Original Date: 11/03/1996
Revision Date: 01/18/2007
Best Practice : Controls Research Engineering Workbench
The design/development of software controls or logic for mechanical, thermal, and fluid systems can be a detailed, iterative process. At times, this control system development process may slow down the test and production stages, or hamper the optimal operation of the end product. To improve the process, the researchers at Oak Ridge National Laboratory (ORNL) developed a portable, turnkey system called Controls Research Engineering Workbench (CREW). The CREW workstation (Figure 2-2), a Pentium-based laptop computer, uses advanced control system simulation, analysis, and design software to design and troubleshoot control systems. Its major advantage is its portability. The entire system can be stored in a suitcase and carried by one person to the customer’s site to solve industrial control problems.
Previously, control-system designs tended to use classical theory descriptions such as Bode, Nyquist and Root Locus. Implementation with actual systems often required the tuning of a proportional-integral-differential feedback loop during the development process. Additionally, the lack of prototyping methods for manufacturers prevented the use of many new techniques currently available.
By using comprehensive, integrated software and hardware tools, the CREW workstation provides a unified approach to control system research and development. The workstation bridges the gap between automated control system practices, classical theories, and modern theories through its modeling and simulation; system identification; symbolic computation; control system analysis and design; hardware implementation of controllers; and in-situ validation of control strategies. The available control strategies include classical as well as modern methods of adaptive control, fuzzy logic, and neural networks. The CREW workstation consists of an embedded, digital signal processor with analog and digital input/output, and control engineering software which runs on a standard laptop computer. The developers at the Oak Ridge Centers for Manufacturing Technology (ORCMT) incorporated many commercial-off- the-shelf (COTS) software packages, allowing for mathematical and block diagram representation of the system; exercise of control parameters; and creation of C-programming code for specific applications.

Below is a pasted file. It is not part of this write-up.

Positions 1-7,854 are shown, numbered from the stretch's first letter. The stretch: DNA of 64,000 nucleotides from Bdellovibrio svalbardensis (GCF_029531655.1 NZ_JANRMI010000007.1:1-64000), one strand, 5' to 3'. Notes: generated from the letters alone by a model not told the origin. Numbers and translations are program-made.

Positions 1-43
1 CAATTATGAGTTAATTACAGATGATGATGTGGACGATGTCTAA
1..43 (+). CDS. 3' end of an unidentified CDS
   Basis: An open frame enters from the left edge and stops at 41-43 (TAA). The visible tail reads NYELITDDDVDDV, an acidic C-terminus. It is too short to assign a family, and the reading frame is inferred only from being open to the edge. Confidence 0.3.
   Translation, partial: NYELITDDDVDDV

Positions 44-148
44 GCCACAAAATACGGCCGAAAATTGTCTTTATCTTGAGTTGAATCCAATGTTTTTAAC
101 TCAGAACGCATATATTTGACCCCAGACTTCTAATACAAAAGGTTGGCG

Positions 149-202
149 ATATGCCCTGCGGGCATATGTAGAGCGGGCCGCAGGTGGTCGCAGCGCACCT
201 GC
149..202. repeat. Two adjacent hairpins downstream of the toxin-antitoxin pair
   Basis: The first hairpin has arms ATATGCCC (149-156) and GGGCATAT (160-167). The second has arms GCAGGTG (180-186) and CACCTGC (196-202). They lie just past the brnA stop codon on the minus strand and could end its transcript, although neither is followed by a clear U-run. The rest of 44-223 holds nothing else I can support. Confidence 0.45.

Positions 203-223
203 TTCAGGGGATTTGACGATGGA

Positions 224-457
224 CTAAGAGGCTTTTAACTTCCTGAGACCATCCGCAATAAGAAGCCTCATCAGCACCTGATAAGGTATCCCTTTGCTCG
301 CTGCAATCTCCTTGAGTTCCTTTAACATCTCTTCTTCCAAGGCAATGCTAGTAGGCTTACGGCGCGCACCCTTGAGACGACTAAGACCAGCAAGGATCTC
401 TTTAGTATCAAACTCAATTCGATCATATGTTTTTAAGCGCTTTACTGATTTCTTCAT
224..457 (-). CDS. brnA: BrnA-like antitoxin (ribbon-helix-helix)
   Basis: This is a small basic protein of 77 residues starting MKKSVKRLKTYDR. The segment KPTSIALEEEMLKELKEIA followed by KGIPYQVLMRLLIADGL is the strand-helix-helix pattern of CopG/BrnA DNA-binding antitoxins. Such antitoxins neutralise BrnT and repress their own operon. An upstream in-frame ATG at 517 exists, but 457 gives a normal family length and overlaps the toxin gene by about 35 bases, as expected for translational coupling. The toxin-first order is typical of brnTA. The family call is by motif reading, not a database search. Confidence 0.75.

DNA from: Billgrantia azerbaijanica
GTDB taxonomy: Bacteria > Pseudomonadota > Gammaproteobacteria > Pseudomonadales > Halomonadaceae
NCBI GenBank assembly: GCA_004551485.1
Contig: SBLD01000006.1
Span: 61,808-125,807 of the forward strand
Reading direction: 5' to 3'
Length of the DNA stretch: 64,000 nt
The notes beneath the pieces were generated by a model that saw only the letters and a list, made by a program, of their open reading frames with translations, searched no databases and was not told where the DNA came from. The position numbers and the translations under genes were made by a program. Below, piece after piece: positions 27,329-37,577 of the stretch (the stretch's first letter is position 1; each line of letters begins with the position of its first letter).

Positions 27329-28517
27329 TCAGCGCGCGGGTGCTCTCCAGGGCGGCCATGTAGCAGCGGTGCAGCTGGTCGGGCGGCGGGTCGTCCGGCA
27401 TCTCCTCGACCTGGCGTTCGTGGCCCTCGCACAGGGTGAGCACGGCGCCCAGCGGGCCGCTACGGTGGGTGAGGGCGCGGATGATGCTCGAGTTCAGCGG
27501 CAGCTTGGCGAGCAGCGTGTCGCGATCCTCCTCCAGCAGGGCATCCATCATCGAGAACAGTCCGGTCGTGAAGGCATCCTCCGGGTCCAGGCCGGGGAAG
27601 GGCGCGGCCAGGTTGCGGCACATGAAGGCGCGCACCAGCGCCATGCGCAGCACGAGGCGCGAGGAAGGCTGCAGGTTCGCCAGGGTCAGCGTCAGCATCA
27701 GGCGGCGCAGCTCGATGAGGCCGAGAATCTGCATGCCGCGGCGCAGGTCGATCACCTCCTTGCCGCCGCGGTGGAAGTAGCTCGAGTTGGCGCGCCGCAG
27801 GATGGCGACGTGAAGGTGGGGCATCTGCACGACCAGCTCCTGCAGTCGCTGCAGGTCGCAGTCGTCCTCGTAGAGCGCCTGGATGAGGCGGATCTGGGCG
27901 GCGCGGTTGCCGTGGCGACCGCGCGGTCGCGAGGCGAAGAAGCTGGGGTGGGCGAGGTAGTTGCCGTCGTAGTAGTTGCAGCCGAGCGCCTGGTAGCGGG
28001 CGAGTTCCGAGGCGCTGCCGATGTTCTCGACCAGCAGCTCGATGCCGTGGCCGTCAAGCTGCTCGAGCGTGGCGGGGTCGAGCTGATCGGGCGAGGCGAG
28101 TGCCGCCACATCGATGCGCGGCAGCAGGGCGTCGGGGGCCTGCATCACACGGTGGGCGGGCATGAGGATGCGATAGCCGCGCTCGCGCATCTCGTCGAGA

The CREW workstation has many advantages over current control system development processes. Portability and decreased design/development time produces time and labor savings. The CREW system encourages the use of sophisticated control algorithms which improves product quality, control precision, and operational performance. Applicabilities for the CREW workstation include the steel, automotive, semiconductor, chemical, paper, metal casting industries, and electric power plants.
Figure 2-2. Controls Research Engineering Workbench Workstation
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